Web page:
meaning and its study was even recommended to the king.
                   KALHANA’S RAJATARANGINI
 Literally meaning “River of Kings”, it is a historical chronicle of early
 India written in 1148. It is justifiably considered to be the best and most
 authentic work of its kind. It covers the entire history of Kashmir from the
 earliest times to the date of its composition.
     Kalhana’s access to minute details of contemporary court intrigues
 was almost direct: his father and uncle were both in the court. Regarding
 the events of the past, Kalhana’s search for material was truly fastidious.
 He was inspired by model works as the Harshacharita and the Brihat-
 samhita and also used the local rajakathas (royal chronicles). He referred
 to a variety of epigraphic sources relating to royal eulogies, construction
 of temples, and land grants; he studied coins, monumental remains, family
 records, and local traditions. But his traditional conceptual framework,
 using uncritical assumptions and a belief in the role of the poet as an
 exponent of moral maxims, makes the idealizing content in his narrative
 particularly rather dominant.
     Consisting of 7,826 verses, it is divided into eight books. Book I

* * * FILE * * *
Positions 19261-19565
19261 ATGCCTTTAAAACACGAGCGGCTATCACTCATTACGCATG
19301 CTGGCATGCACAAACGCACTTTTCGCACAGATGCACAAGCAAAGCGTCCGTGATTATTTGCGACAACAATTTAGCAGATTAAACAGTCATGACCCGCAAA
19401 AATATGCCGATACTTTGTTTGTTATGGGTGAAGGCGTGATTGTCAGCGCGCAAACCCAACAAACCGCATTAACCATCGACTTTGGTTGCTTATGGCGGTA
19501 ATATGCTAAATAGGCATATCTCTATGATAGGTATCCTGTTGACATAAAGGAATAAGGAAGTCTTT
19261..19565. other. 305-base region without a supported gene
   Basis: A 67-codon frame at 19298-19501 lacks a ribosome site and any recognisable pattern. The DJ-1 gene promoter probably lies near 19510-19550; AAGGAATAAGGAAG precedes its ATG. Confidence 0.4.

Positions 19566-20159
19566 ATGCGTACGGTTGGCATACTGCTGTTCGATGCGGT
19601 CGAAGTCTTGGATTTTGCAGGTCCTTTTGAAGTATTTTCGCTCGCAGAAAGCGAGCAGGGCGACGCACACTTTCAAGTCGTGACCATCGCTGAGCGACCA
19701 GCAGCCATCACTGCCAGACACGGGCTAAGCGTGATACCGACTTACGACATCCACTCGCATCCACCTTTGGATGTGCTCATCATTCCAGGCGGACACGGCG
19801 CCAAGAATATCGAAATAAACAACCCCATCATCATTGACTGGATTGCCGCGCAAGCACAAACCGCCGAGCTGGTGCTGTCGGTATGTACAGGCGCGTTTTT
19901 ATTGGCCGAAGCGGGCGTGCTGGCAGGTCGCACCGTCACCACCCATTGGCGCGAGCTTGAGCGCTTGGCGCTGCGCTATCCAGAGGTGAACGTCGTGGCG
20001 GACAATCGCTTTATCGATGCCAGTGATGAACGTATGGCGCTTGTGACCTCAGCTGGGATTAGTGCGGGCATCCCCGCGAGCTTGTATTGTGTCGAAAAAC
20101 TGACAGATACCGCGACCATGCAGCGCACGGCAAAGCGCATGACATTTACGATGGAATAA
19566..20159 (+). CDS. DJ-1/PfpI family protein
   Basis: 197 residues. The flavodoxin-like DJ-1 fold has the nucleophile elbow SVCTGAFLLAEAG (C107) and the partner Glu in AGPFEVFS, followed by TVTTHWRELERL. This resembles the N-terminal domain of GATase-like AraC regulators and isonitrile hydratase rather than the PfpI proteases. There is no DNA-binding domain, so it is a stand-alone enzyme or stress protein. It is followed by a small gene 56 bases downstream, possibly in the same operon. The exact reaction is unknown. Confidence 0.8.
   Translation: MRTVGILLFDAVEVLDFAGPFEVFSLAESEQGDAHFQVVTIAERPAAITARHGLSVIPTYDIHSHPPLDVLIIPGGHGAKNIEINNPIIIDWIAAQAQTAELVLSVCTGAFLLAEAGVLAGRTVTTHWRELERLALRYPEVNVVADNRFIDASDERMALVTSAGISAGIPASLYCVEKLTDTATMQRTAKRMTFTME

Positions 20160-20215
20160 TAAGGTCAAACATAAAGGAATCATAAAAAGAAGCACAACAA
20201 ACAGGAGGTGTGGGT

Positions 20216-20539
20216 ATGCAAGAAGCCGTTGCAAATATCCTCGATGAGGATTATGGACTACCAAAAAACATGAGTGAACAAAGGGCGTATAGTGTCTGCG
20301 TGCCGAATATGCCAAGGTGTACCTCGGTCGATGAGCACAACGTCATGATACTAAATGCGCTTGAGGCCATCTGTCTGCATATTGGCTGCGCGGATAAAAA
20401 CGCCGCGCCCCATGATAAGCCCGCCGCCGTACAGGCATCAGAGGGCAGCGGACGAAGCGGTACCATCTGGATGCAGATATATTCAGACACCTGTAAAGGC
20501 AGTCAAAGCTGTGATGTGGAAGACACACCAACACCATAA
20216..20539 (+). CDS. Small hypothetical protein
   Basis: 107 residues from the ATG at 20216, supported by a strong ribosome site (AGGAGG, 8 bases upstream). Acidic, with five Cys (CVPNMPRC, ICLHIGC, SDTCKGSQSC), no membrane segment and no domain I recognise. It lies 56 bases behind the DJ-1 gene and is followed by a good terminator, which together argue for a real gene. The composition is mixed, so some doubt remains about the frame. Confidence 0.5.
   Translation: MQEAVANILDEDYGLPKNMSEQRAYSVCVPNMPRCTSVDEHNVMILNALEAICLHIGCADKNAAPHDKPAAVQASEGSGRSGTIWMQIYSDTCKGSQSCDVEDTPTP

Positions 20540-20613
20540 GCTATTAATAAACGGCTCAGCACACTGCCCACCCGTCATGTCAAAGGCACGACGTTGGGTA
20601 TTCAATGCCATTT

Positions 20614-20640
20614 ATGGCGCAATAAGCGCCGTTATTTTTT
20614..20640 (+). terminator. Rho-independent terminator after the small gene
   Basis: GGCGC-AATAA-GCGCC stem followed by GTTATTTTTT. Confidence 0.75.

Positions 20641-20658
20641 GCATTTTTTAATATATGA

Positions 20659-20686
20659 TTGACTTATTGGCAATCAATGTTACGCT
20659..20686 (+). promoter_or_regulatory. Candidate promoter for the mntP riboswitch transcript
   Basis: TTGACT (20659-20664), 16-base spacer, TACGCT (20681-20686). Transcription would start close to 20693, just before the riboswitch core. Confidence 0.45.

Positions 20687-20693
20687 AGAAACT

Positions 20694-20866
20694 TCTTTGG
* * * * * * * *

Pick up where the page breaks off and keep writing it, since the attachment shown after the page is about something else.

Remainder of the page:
attempts to weave imaginary tales of Kashmir kings into epic legends.
 Gonanda was the first king and a contemporary of Lord Krishna. Traces of
 genuine history are also found, however, in references to the Emperors
 Asoka and Kanishka. Book II introduces a new line of kings not
 mentioned in any other authentic source, starting with Pratapaditya I and
 ending with Aryaraja. Book III starts with an account of the reign of
 Meghavahana of the restored line of Gonanda and refers to the brief reign
 of Matrigupta, a supposed contemporary of Vikramaditya of Malwa. The
 book closes with the establishment of the Karkota Naga dynasty by
 Durlabhaka Pratapaditya II.
     It is from Book IV on that Rajatarangini takes on the character of a
 dependable historical narrative. The Karkota line came to a close with the
 usurpation of the throne by Avantivarman, who started the Utpala dynasty
 in 855. In Books V and VI the history of the dynasty continues to 1003,
 when the kingdom of Kashmir         passed on to a new dynasty, the Lohara.